Language Environments for Young Children with Hearing Loss: Teachers' Use of Linguistic Input Strategies that Support Vocabulary Development
Kan, Dana Lynn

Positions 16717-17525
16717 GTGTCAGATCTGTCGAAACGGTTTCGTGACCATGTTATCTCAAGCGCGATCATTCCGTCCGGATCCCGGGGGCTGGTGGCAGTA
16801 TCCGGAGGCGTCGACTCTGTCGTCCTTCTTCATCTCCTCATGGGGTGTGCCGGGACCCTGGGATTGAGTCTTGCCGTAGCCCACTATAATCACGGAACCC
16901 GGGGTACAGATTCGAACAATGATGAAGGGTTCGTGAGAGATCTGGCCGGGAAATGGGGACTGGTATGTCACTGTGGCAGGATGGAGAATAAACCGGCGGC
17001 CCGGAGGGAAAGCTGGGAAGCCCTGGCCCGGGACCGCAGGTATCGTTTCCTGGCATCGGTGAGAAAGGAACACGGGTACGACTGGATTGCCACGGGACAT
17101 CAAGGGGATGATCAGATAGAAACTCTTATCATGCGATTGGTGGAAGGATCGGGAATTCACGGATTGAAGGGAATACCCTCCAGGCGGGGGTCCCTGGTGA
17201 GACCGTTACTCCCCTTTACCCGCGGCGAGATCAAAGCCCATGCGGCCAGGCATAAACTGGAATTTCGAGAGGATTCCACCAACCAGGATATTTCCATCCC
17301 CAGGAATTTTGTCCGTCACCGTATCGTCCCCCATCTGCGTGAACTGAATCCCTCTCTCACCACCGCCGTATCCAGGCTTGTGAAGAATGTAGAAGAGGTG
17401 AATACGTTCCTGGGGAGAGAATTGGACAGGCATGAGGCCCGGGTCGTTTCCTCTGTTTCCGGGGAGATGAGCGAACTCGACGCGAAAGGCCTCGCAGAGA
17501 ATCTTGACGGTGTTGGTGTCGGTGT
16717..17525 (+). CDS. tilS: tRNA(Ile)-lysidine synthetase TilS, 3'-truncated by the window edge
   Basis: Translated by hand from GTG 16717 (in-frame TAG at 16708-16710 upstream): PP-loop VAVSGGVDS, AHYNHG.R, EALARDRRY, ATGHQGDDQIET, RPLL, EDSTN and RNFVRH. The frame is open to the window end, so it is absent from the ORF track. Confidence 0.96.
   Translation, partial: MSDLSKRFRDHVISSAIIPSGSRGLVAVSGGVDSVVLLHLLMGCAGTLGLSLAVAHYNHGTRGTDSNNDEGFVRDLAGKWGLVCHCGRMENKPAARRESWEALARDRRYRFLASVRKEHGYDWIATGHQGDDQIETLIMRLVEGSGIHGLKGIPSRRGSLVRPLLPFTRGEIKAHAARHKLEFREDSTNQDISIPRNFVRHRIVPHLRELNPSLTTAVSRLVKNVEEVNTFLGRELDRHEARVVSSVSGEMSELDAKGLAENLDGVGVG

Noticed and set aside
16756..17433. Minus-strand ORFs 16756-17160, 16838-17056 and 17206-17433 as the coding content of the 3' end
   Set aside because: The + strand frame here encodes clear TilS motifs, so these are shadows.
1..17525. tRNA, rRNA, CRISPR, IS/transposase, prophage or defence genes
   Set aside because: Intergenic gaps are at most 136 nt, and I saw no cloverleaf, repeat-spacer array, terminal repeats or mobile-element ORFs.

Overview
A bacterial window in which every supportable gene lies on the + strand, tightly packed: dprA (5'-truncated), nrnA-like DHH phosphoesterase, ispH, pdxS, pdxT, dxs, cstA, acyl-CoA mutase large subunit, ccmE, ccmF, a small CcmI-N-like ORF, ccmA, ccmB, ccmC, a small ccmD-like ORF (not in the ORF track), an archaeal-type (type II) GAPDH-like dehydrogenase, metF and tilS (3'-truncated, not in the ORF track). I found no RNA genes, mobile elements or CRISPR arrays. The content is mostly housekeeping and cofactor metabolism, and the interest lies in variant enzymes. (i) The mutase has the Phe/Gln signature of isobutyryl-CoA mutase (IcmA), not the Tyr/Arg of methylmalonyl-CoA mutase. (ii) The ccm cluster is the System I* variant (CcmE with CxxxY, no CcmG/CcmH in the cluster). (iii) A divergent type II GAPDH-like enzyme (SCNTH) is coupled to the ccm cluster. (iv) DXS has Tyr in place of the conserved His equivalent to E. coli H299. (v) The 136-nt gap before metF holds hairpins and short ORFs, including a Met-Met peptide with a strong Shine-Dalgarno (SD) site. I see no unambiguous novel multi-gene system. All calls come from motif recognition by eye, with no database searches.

Children with hearing loss are at risk for vocabulary delays which can subsequently impact their language and literacy outcomes. Although direct vocabulary instruction can be effective, previous research indicates teachers can maximize young children’s vocabulary learning by incorporating linguistic input strategies throughout the school day. Linguistic input – the language children are exposed to – is especially effective when it occurs during adult-to-child speech. This exploratory study sampled five teachers’ use of three linguistic input strategies in a preschool for children with hearing loss who use spoken language: 1) instructional vocabulary during free play, 2) conversational turns, and 3) reading aloud. The results indicated teachers’ use of the target linguistic input strategies was highly variable across teachers. Relatively low use of the target strategies could indicate missed opportunities to support children’s vocabulary development. However, because all of the teachers provided linguistic support, the results show these strategies can feasibly be delivered in preschools for children with hearing loss.